Although workouts may feel quite challenging at first, there is a steep progression curve with cardio exercise. You will find that in a relatively short period of time, usually no more than a few weeks, you will be able to perform at higher intensities, for longer durations with relatively less effort.
After the Workout
After a workout that challenges the body there are several things that will occur:
You will have an increased blood flow resulting in more fat metabolism and the production of more fat metabolizing enzymes.
The body will attempt to minimize the use of carbohydrates (glucose) for fuel and maximize the use of fat.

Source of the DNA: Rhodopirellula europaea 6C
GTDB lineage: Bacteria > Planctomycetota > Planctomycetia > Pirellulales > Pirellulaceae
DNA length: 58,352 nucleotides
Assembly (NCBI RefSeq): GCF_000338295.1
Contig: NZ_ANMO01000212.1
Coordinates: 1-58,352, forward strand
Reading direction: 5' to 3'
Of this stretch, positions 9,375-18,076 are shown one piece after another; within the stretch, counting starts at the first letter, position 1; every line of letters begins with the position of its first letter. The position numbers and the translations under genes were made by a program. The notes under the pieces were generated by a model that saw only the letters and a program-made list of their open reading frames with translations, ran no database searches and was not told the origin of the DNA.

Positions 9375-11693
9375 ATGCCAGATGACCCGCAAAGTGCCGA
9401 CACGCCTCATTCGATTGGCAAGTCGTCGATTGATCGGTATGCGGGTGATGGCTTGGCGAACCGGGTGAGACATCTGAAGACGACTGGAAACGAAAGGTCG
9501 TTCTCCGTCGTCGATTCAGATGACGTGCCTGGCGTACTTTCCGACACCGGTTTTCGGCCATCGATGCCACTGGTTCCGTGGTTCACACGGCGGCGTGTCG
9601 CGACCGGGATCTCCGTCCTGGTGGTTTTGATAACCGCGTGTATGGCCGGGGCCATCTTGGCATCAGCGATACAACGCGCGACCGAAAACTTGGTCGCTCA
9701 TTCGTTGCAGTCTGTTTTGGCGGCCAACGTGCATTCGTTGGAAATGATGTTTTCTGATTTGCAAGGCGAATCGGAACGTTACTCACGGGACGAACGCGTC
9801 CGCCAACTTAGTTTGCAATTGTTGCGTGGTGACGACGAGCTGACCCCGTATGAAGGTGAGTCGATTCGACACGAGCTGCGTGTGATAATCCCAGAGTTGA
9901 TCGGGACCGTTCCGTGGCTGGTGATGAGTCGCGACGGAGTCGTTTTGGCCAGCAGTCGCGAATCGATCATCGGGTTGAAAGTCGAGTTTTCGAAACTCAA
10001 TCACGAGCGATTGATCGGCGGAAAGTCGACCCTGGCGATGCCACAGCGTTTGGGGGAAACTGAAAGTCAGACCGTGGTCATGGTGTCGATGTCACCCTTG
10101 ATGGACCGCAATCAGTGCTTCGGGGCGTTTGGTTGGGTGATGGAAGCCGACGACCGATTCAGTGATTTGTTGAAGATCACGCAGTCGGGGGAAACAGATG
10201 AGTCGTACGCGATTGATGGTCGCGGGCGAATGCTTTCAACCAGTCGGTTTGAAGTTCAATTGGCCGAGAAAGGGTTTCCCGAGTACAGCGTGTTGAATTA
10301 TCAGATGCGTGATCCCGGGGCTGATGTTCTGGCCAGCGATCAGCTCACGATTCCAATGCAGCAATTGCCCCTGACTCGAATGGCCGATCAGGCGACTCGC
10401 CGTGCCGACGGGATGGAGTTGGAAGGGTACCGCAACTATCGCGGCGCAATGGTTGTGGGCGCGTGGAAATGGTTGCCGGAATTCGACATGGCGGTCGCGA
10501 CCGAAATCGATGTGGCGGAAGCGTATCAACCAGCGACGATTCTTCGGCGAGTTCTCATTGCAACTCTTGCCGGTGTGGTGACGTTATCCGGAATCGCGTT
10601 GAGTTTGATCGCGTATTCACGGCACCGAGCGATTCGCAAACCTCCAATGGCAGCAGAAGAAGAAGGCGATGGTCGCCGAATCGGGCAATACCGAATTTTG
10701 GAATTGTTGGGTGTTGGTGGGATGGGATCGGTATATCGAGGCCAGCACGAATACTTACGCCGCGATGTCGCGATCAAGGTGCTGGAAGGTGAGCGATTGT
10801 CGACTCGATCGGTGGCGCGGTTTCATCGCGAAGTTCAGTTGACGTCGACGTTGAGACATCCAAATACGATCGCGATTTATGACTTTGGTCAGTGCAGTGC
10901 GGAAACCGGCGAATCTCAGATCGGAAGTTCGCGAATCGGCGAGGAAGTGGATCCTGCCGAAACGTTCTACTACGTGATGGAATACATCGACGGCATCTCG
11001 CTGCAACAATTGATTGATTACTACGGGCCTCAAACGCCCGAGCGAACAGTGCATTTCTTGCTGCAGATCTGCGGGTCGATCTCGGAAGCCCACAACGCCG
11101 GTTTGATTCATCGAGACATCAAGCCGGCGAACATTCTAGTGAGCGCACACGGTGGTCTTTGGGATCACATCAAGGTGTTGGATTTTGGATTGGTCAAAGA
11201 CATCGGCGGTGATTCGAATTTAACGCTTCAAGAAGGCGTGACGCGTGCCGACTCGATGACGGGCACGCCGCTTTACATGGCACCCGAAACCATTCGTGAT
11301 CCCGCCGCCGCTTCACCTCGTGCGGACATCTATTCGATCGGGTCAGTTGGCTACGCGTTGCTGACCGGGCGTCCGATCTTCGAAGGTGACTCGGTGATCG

Your heart will become larger and stronger, giving it the ability to pump blood more efficiently. This leads to lower stress on the heart muscle itself.
The body will become more efficient at extracting oxygen from the air you breathe in and getting it to the working muscles that need it.
Your body will attempt to replace the blood sugar (glucose) that you have used during your workout resulting in an increased metabolism for several hours
Recovery from cardio workouts will generally happen much faster than recovery from resistance training workouts. You may not feel much soreness at all unless you were trying a new activity or one that you have not done for a long time. It is especially important to ensure that you consume carbohydrates within an hour after you complete your workout so that your body can replenish used fuels.
There are two primary ways to monitor your intensity while doing cardio activities. They are Heart Rate Monitoring and Rating of Perceived Exertion: